In addition to the direct impact of social determinants of health on children’s oral health, behavioral, psychological and social factors could also generate inequities of access to dental services, as poorer children were less likely to use these services [31, 4851]. As observed in the present study, most of the schoolchildren needing dental curative care were those living with families in worse economic and home environments, which highlight the importance of community dental health programs such as PAS to create mechanisms to improve access to and the use of dental services by those who most need them, thereby creating equity in access to health and not an “inverse care law” demand [48, 52, 53].

The literature presents several suggestions to increase dental attendance for children. Tellen et al. [50] point out that to encourage access to dental care for schoolchildren, it is necessary for mothers to incorporate the value of preventive and curative dental care into their children’s upbringing, especially in vulnerable populations. However, socioeconomic and psychological aspects of parents such as scheduling caregivers, transportation difficulties, fear of the dentist, provider availability, past satisfaction with dental care received, oral health beliefs, among other factors, could be a barrier that restrains/prevents the capacity of motivation from being transformed into action, impeding the access of low-income caregivers to oral health services for their children, and leading to them having a higher level of accumulated treatment needs [48, 50, 51].

The organization of the PAS project, unlike many dental programs, is based on the formation of a strategic network of institutional, financial and personnel support of key partners that enables continuous and comprehensive care for school children. The PAS project used its own transport donated by the Municipal Department of Education, to take schoolchildren to school and take on-site dental service to them, thereby facilitating access to dental care. All children are accompanied by educational monitors from participating schools. The goal of this strategy is to overcome the barriers imposed by the geographical location of services and indirect costs involved in transporting children to their dental treatment [5456]. Moreover, the organization of PAS services during school hours allows greater accessibility to children’s dental care, since there is no need for parents to lose working hours to take their children for dental treatment [12]. In addition, this system facilitates the decision making of parents to take care of oral health needs of their children, instead of relying on the parents’ individual motivation to seek care for them. It is known that even in reimbursement systems there is no significant increase in their use by these groups [57].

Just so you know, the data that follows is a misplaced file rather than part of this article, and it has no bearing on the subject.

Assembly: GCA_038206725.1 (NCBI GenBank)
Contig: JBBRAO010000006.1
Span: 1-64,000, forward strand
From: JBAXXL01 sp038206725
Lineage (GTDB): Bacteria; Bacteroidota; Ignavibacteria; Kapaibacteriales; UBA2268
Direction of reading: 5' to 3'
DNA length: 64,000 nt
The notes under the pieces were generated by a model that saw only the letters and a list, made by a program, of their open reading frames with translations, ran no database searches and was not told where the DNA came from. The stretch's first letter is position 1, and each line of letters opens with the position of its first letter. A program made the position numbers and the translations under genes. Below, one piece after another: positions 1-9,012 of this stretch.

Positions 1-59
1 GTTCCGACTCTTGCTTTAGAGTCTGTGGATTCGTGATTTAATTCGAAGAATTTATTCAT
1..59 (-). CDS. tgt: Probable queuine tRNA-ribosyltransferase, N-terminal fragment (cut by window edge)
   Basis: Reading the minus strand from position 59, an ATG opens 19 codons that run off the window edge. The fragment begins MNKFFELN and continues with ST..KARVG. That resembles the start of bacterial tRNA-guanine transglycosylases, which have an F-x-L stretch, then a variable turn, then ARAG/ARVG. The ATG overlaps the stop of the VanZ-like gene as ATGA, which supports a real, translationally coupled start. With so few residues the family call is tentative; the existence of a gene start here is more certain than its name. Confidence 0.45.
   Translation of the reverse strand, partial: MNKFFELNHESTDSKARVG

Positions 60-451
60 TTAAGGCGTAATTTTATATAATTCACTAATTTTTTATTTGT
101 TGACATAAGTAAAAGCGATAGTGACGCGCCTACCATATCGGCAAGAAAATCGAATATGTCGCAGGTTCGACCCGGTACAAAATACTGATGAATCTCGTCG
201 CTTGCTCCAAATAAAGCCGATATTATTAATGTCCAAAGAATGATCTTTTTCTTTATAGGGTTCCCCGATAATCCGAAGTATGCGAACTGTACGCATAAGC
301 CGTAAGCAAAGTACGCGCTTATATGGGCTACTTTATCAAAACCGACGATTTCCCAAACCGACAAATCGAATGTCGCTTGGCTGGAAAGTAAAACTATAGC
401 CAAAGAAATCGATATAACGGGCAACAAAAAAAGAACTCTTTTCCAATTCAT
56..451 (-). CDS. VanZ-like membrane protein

Another important aspect of the PAS project is the participation of school teachers and principals in raising the awareness of parents about the importance of children’s participation in the program. According to Telleen et al. [50] mothers who had satisfactory communication with the dentist, who believed that dentist’s visits were for the purpose of keeping the child’s teeth healthy and believed in the importance of taking the child to the dentist regularly were more likely to return to the dental office regularly. Furthermore, dental screening at schools, performed by dentists participating in the program, helps with the detection of normative dental treatment needs that are often not detected by the guardians [14]. Similar programs have been developed in the UK and India demonstrating that the active search for cases of diseases in schools encourages access to dental care and awareness of both parents and children of the need for this, especially among low-income groups [58, 59]. Therefore, health programs such as PAS, based on healthy alliances, and targeting resources to areas of greatest social exclusion are an essential requirement for tackling the oral health inequalities of children [60].

Despite the fact that dental services generally do not deal with the social determinants of health that affect oral diseases, it is known they have important impact on health inequalities when they improve accessibility and respond appropriately to the healthcare needs of different social groups [20]. Evidence has shown that the availability of a regular source of dental care was a strong predictor of dental visits in the past 12 months, among persons in a vulnerable population. Thus, improving access to oral health services could allow standardization of the risk profile of children from different sociodemographic backgrounds and impact significantly on the percentage of children requiring urgent dental treatment, and on the number of decayed teeth in children at low-income schools [49, 54, 61]. Therefore, it would be better for dental professionals to know the impact of socioenviromental conditions and family structure on the oral health of individuals, in order to plan intersectorial actions, as in the case of PAS, which positively impact the health of populations in a sustainable manner, especially those who are most vulnerable [6265].

In spite of the significant results observed and discussed in this study, some limitations should be considered. It is a cross-sectional study, in which the causal relationship cannot be adequately assessed. Therefore, longitudinal follow-up is required for further insights into the impact of PAS on the reduction of inequalities in oral health of underprivileged schoolchildren.

Conclusion

In conclusion, it was observed that socioeconomic status and family structure influences the curative dental needs of children from underprivileged communities. In this sense, dental care services based on the principles of the PAS project should be relevant to reduce inequities in oral health status and access to oral health services, positively impacting on the quality of life of vulnerable schoolchildren.

Declarations

Acknowledgements

This study was supported by FAPESP (process nº 2011/17669-5), São Paulo, Brazil.

Authors’ Affiliations

(1)
Department of Community Dentistry, Piracicaba Dental School, University of Campinas–UNICAMP